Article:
Interference Management in Dense 802.11 Networks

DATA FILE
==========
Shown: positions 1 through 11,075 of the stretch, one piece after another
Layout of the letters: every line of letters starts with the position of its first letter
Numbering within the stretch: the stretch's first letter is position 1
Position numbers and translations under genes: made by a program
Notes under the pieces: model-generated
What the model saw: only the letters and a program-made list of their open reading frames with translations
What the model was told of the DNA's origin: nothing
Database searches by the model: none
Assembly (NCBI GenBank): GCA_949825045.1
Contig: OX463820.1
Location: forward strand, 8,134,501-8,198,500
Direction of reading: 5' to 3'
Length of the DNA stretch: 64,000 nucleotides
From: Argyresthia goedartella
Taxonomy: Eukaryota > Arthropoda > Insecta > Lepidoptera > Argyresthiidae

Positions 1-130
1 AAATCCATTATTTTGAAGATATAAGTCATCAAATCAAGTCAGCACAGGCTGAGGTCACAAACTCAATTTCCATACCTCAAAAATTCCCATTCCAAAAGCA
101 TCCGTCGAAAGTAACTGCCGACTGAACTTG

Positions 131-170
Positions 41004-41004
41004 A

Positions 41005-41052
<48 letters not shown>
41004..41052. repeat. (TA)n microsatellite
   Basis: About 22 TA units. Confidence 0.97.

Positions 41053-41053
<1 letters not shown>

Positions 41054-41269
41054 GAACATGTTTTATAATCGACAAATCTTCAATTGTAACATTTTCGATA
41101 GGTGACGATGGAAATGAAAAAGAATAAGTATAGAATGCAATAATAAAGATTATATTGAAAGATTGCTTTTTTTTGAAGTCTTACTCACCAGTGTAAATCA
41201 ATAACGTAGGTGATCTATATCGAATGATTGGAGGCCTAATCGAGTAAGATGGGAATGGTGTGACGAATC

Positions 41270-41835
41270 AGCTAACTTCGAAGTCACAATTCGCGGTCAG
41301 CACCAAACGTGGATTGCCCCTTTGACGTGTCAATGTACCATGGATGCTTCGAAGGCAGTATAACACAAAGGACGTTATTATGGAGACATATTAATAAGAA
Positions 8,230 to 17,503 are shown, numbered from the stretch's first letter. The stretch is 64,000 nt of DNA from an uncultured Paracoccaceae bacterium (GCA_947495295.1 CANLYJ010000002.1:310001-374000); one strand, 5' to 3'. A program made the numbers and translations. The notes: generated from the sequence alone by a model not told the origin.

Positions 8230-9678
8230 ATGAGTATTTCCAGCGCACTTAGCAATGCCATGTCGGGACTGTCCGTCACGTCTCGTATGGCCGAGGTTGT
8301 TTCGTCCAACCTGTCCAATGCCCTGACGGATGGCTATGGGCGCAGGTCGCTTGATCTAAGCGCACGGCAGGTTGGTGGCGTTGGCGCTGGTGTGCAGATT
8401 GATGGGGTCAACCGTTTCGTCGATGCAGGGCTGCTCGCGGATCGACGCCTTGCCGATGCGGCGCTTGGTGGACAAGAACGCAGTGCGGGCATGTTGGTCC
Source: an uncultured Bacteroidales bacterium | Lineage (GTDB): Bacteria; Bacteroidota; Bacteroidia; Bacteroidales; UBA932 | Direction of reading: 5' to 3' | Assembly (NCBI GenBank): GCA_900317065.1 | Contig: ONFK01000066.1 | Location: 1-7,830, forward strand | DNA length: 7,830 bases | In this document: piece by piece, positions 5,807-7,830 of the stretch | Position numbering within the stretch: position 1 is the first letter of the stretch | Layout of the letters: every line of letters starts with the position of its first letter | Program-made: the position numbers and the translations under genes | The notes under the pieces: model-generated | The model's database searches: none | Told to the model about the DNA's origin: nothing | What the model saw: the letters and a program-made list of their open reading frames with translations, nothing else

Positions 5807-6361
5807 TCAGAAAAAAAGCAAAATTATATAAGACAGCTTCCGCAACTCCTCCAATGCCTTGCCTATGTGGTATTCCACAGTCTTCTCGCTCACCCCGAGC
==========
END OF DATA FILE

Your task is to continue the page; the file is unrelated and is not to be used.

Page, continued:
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Wireless networks are growing at a phenomenal rate. This growth is causing an overcrowding of the unlicensed RF spectrum, leading to increased interference between co-located devices. Existing decentralized medium access control (MAC) protocols (e.g. IEEE 802.11a/b/g standards) are poorly designed to handle interference in such dense wireless environments. This is resulting in networks with poor and unpredictable performance, especially for delay-sensitive applications such as voice and video. This dissertation presents a practical conflict-graph (CG) based approach to designing self-organizing enterprise wireless networks (or WLANs) where interference is centrally managed by the network infrastructure. The key idea is to use potential interference information (available in the CG) as an input to algorithms that optimize the parameters of the WLAN.We demonstrate this idea in three ways. First, we design a self-organizing enterprise WLAN and show how the system enhances performance over non-CG based schemes, in a high fidelity network simulator. Second, we build a practical system for conflict graph measurement that can precisely measure interference (for a given network configuration) in dense wireless environments. Finally, we demonstrate the practical benefits of the conflict graph system by using it in an optimization framework that manages associations and traffic for mobile VoIP clients in the enterprise. There are a number of contributions of this dissertation. First, we show the practical application of conflict graphs for infrastructure-based interference management in dense wireless networks. A prototype design exhibits throughput gains of up to 50% over traditional approaches. Second, we develop novel schemes for designing a conflict graph measurement system for enterprise WLANs that can detect interference at microsecond-level timescales and with little network overhead. This allows us to compute the conflict graph up to 400 times faster as compared to the current best practice proposed in the literature. The system does not require any modifications to clients or any specialized hardware for its operation. Although the system is designed for enterprise WLANs, the proposed techniques and corresponding results are applicable to other wireless systems as well (e.g. wireless mesh networks). Third, our work opens up the space for designing novel fine-grained interference-aware protocols/algorithms that exploit the ability to compute the conflict graph at small timescales. We demonstrate an instance of such a system with the design and implementation of an architecture that dynamically manages client associations and traffic in an enterprise WLAN. We show how mobile clients sustain uninterrupted and consistent VoIP call quality in the presence of background interference for the duration of their VoIP sessions.